It keeps dawning on me too late in life that I was a daughter and some sort of a burden to be rid of as quickly as possible. The father I respected wasn’t thinking of me when he packed me off post haste to India the day I turned 20 in Penang, Malaysia. (I was born in a railway station master’s home in Viramgam, Kathiawad, Gujarat and had gone out to Penang as a four-year-old with my mother.) I guess my parents were thinking only of limitations when they decided I should be sent off to get married to some Gujju guy in India, and his sister (my foi) in Mumbai would take care of all that.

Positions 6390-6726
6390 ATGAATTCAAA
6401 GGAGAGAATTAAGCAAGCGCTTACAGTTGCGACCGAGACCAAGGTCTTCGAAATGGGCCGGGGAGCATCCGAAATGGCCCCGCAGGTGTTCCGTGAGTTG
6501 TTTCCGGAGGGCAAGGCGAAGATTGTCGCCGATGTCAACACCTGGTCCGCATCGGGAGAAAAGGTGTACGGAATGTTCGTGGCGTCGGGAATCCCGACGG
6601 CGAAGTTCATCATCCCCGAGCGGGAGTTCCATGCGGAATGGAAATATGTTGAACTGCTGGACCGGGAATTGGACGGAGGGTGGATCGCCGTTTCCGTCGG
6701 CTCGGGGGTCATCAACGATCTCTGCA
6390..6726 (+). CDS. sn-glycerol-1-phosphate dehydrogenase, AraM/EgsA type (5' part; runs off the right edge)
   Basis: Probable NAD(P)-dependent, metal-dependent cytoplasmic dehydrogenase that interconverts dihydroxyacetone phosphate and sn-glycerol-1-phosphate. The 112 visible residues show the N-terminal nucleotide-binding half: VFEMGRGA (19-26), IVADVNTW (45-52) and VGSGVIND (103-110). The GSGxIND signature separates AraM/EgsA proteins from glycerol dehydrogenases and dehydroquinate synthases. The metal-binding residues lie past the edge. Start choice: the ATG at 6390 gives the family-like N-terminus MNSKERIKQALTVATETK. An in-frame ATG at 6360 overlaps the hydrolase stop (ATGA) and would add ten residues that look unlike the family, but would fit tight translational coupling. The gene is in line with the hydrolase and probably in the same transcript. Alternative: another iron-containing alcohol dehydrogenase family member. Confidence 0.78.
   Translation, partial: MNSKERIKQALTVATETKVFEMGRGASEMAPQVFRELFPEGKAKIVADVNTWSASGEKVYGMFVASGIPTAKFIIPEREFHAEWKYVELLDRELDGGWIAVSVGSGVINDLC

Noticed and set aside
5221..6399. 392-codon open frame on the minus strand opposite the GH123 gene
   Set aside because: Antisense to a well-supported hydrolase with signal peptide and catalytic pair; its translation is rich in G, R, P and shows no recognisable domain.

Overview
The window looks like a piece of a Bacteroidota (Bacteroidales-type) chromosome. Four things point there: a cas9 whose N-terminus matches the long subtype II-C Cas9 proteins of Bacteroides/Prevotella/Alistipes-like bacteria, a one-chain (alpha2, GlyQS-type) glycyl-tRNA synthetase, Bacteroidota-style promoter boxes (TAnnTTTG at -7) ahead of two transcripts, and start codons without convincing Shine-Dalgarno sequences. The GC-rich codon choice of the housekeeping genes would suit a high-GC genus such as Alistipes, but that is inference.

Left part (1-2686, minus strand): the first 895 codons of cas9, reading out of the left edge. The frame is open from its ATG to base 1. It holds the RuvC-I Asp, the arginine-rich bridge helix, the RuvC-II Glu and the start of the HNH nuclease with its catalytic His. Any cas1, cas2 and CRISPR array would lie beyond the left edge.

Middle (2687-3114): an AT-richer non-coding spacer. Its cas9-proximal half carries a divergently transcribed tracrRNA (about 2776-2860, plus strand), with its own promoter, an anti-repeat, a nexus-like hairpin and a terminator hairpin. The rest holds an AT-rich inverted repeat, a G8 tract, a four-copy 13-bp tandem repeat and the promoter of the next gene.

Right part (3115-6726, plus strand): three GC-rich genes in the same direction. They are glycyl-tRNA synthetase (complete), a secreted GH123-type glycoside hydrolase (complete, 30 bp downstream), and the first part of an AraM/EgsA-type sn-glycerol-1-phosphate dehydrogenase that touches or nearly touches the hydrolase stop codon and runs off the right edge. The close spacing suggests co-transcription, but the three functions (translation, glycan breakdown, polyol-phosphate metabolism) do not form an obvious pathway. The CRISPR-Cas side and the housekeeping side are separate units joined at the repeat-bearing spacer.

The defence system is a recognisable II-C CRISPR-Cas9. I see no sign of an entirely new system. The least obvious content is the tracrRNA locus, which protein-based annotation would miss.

LIKE I always said on previous occasions I didn’t have the guts to defy my father, but once in India I became the mistress of defiance! For years on end I wilfully turned down “marriageable” (whatever that means) men and was on my own more or less to live or to die. I lived. Instead of teaching the father a lesson I only lost out on time and years flew by with my nose to the grindstone in various offices. In my 60s now when I see my friends turn to children/grandchildren for comfort, I grumble to the hubby, “Why didn’t you marry me when I was a pretty young 25 years something in Mumbai?” He replied, “You wouldn’t have married me then even if I’d paid you any attention and proposed!” He married elsewhere and that marriage fell apart. I met him anew in my late 40s rapidly turning into 50s. We got married in our early 50s and 15 years later we’re married enough to squabble bitterly!